THE CATHOLIC YOUTH Organisation of Nigeria (CYON) of St Gabriel’s, Mokola has had a two-day programme tagged “HIV/AIDS:We Are All Affected” to move Nigeria away from the number two position of people living with HIV/AIDS(PLWHA).
Every December 1 has been set aside to celebrate AIDS Day globally. It is evident that the HIV/AIDS pandemic is not over yet, though lots of efforts are constantly being directed towards combating the HIV scourge.
December 2 programme featured Rosary recitation and candlelight procession in honour of those who have died of AIDS and PLWHA. On 3 December, there were sensitisation talks facilitated by two Catholic medical professionals, Mrs Omotomilayo Oba, a pharmacist, and Miss Adedolapo Orogbemi, a nurse and public health practitioner.
Mrs Oba discussed HIV transmission, prevention and treatment strategies. The modes of transmission of the virus include sexual intercourse, blood transfusion, and sharing of contaminated sharp objects. She stated that abstinence from sexual activities, the avoidance of risky behaviours, use of personalised sharp instruments and post-exposure prophylaxis (for those who accidentally come in contact with HIV infective materials) will help check the scourge.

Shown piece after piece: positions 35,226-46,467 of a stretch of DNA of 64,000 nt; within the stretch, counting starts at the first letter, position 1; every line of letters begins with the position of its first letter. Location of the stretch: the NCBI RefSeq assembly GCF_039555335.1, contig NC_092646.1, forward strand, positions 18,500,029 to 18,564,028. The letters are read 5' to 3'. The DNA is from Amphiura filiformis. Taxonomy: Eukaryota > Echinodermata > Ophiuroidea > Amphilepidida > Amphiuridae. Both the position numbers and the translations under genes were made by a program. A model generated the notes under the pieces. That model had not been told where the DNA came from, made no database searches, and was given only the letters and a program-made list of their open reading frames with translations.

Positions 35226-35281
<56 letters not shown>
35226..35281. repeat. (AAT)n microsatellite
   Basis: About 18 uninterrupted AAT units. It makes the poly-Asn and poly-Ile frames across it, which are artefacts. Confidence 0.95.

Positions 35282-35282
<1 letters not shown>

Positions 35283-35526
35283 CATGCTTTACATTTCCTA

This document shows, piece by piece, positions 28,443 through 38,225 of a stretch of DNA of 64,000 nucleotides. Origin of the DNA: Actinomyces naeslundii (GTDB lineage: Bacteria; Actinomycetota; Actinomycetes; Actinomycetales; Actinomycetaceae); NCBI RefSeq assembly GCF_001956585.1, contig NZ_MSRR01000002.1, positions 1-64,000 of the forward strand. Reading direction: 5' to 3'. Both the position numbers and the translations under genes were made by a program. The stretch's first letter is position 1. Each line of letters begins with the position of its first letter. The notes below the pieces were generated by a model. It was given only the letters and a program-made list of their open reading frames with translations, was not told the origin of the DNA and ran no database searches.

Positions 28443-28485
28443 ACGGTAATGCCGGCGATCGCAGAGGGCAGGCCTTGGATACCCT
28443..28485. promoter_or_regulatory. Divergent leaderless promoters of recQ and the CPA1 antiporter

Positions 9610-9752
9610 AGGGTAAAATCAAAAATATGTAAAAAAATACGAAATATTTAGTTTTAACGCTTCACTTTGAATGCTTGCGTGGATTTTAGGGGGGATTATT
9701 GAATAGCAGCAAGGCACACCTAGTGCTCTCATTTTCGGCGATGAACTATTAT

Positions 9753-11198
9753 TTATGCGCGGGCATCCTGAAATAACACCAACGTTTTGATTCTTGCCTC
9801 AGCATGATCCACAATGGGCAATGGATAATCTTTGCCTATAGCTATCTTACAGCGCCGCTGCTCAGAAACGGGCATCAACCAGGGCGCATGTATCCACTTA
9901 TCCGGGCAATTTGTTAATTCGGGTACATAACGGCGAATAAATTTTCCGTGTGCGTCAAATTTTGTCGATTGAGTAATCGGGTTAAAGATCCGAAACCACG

With the help of antiretroviral drugs, he said, HIV is no longer a death sentence. People infected with the virus can now stay healthy and live quality lives while using their medications and adopting good lifestyles. She also pleaded that we continue to promote the acceptance of PLWHA so as to completely eradicate stigmatisation.
Miss Orogbemi expounded the burden of HIV/AIDS with effects on the individual, family, society and economy. The fact that statistics places Nigeria as the second country with the highest number of PLWHA indicates that much work is needed to be done. She stated that ignorance or fear has made several persons not to attempt to know their HIV status.
She appraised the effort of the youth organisation for putting up the event as the sensitisation will somewhat contribute towards reducing the burden of HIV/AIDS.